Movie Review: 14

'14', the latest box office release, is jointly produced by Subbarao Rayana and Sivakrishna Nichchana Metla under the banner of Royal Pictures. Lakmi Srinivas directs the movie. Let's find out what the film is about.


Rathan (Ram Ratan Reddy), the son of the Chief Minister (Posani Krishna Murali), enjoys a carefree life with his friends. He falls in love with Neha (Vishaka Dhiman), a junior doctor. However, their story takes a tragic turn when they are found dead in Neha's flat, seemingly by suicide. The police close the case, but journalist Subbu (Sreekanth Iyengar) suspects foul play. He, along with his colleagues, launches an investigation to prove it was a murder, not a suicide.

What are the reasons behind their deaths? Who is the murderer? What role does the Chief Minister play in this mystery? How does an unlikely detective contribute to the investigation? To find out the answers to these questions and delve deeper into this murder mystery, you'll have to watch the movie!

Performances & Technical Departments:

Most of the scenes involve the Ram Ratan-Vishaka Dhiman duo. The lead pair gets to do everything from steamy scenes to involving conversations. It is their story essentially.

Posani, who has been away from the silver screen, makes a return in the role of a playboy-ish, reckless political heavyweight whose behaviour arouses suspicions. Sreekanth Iyengar plays an intrepid and audacious journalist who speaks truth to the power and stands up to the CM, quite literally. Noel Sean plays an office boy with a difference.

Director Dangeti Lakshmi Srinivas should have ensured better scene elevations. Kalyan Nayak's music is basic. Saindh T's cinematography could have been elevated with better use of lighting.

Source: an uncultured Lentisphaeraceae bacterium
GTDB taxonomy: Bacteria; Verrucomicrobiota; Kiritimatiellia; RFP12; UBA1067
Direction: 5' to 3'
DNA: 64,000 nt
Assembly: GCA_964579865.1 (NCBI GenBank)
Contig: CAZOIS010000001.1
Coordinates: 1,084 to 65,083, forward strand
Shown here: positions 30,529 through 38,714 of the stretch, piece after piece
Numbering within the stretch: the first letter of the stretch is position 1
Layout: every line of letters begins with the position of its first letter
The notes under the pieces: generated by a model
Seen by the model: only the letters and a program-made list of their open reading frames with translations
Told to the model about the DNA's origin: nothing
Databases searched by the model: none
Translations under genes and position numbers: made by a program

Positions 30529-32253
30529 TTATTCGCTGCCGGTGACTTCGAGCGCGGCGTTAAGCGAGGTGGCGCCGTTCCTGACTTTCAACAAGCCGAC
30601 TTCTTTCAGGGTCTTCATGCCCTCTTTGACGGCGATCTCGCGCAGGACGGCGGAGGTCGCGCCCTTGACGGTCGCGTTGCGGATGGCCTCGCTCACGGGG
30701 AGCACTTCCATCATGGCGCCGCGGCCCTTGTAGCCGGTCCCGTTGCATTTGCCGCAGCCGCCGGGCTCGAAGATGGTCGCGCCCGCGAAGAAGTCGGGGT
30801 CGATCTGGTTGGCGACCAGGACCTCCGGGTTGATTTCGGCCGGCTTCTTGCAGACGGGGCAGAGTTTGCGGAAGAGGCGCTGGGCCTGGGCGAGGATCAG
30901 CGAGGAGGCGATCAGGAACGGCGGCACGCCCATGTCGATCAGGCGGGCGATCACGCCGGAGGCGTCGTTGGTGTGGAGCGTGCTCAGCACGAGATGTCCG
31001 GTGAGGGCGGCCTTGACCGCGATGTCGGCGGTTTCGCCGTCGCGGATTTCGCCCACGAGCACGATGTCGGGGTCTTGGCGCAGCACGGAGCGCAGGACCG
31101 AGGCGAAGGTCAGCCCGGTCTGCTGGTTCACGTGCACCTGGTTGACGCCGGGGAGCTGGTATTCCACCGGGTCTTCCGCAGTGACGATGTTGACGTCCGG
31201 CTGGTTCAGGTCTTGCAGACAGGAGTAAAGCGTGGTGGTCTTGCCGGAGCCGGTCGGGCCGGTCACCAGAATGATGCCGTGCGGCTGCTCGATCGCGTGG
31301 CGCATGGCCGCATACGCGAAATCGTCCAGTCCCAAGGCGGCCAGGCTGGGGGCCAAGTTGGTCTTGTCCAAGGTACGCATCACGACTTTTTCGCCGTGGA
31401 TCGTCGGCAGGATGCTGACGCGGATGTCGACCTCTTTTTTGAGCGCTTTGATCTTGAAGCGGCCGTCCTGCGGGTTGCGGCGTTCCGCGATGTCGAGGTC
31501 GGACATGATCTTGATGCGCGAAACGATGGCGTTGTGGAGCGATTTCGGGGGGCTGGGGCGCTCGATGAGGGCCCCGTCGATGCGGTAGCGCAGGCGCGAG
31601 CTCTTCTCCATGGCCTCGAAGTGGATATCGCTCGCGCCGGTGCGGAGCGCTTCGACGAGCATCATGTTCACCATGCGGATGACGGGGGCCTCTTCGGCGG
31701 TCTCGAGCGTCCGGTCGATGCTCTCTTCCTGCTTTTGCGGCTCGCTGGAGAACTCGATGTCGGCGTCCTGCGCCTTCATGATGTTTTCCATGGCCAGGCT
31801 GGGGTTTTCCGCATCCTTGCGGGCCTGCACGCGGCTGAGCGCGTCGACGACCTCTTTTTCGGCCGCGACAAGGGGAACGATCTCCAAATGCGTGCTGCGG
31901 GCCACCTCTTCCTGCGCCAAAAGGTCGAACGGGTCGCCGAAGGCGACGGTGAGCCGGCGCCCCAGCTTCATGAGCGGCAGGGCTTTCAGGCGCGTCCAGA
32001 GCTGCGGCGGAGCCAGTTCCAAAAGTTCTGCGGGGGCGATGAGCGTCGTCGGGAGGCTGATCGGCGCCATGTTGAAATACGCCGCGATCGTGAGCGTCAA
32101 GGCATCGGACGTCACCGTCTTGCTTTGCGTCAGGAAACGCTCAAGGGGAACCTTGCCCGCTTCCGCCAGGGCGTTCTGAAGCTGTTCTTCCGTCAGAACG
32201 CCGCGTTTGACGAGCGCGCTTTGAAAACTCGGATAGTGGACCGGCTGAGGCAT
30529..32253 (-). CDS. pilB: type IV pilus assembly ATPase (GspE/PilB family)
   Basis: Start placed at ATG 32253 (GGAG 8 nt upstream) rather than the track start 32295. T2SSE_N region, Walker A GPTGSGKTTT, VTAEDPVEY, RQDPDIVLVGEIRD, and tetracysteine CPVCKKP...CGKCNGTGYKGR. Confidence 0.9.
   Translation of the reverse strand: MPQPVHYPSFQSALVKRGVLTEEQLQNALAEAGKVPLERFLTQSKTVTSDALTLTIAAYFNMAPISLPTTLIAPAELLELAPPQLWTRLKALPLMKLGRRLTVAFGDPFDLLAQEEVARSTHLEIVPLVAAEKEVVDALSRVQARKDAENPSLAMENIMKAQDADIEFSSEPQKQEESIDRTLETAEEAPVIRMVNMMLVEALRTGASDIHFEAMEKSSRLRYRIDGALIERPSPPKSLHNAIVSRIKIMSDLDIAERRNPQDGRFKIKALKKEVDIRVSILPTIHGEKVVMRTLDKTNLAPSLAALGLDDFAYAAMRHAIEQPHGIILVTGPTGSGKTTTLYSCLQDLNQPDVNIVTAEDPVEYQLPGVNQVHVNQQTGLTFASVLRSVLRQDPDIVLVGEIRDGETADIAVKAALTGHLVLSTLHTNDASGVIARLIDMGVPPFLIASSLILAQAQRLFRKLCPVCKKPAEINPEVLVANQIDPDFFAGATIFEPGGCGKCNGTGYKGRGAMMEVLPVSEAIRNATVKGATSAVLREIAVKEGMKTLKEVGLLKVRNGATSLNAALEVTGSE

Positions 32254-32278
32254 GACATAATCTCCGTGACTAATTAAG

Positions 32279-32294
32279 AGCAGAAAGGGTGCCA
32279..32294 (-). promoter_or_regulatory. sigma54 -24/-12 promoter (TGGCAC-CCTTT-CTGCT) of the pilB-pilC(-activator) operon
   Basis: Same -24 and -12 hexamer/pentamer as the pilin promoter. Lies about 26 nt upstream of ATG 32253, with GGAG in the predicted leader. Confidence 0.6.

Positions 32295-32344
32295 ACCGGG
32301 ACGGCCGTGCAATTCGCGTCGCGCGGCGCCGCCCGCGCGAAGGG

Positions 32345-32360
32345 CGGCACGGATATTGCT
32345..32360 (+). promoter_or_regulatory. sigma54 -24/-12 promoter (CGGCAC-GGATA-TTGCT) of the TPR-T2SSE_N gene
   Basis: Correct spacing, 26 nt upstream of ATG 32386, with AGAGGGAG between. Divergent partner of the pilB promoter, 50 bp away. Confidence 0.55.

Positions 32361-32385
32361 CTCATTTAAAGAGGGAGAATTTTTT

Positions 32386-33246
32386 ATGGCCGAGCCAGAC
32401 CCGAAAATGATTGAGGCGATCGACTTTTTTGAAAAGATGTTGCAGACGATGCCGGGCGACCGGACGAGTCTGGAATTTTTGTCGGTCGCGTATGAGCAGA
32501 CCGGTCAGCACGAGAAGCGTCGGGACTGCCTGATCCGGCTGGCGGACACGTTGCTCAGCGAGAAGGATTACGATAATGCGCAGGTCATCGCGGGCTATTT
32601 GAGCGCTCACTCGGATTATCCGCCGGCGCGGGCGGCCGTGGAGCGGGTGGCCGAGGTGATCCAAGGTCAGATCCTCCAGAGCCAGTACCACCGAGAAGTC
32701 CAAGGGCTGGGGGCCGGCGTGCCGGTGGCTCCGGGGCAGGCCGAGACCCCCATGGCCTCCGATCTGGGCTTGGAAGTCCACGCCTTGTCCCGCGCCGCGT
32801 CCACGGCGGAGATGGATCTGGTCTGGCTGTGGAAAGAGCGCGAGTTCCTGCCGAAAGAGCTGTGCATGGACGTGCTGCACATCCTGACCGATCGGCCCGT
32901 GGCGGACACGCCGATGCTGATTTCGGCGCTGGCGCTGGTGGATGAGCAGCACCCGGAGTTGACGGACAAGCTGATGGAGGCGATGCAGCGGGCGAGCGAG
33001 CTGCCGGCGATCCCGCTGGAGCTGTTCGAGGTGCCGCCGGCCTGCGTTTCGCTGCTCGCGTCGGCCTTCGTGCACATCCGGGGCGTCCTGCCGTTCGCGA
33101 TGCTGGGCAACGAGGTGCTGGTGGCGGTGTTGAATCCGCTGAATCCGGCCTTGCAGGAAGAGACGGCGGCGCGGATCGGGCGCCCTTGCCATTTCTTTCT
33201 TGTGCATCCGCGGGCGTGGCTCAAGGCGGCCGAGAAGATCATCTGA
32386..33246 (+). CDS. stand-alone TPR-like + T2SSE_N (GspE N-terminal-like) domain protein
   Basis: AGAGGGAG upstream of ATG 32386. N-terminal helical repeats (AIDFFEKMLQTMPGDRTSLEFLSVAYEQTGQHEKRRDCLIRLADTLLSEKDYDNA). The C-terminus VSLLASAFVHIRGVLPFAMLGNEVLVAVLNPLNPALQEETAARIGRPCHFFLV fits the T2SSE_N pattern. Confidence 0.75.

The film is a whodunit and a romantic thriller rolled into one. We get to know of the dual deaths of the young couple right in the first act. The news media takes the demise of the CM's son and his rumoured girlfriend quite casually. Just one newspaper asks probing questions, sending the CM himself into a tizzy.

Rathan, the CM's son, is introduced as a party animal who fears police raids might seal his fate. He is image-conscious and doesn't want the Opposition to target his dad because of him. His low-key philandering ways become a point of friction with his dad. Behind the facade of a hedonist lies a youngster who pines for true love. Neha enters his life as the perfect answer to his search.

Now, Neha finds Rathan a tad timid despite his being the son of the most powerful person in the State. She believes that love and romance have to be soulful, not lustful. As her relationship with Rathan evolves, she starts questioning her choices. The economic differential and the shifting power dynamic befuddle her. Will she be caught unawares in the relationship? Will she be a step ahead, given that she takes the lead in, well, romance? The way the screenplay makes the viewer think of all possibilities is interesting.

As for Posani's CM character, he wants to be as romantic as his son. He comes across as someone with hidden motives. The nature of his equations with his son remains shrouded in ambiguity. He can taunt his son and insult a powerful Editor with brazenness.

The film should have explored the question of love versus lust in a profound manner. The non-linear narrative could also have been explored well.

Vox Verdict:

'14' is a suspenseful romantic entertainer that becomes a sincere whodunit. It also talks about the influence of ubiquitous tech and the prevalence of sadistic impulses in the least suspected individuals.

Rating: 2.75

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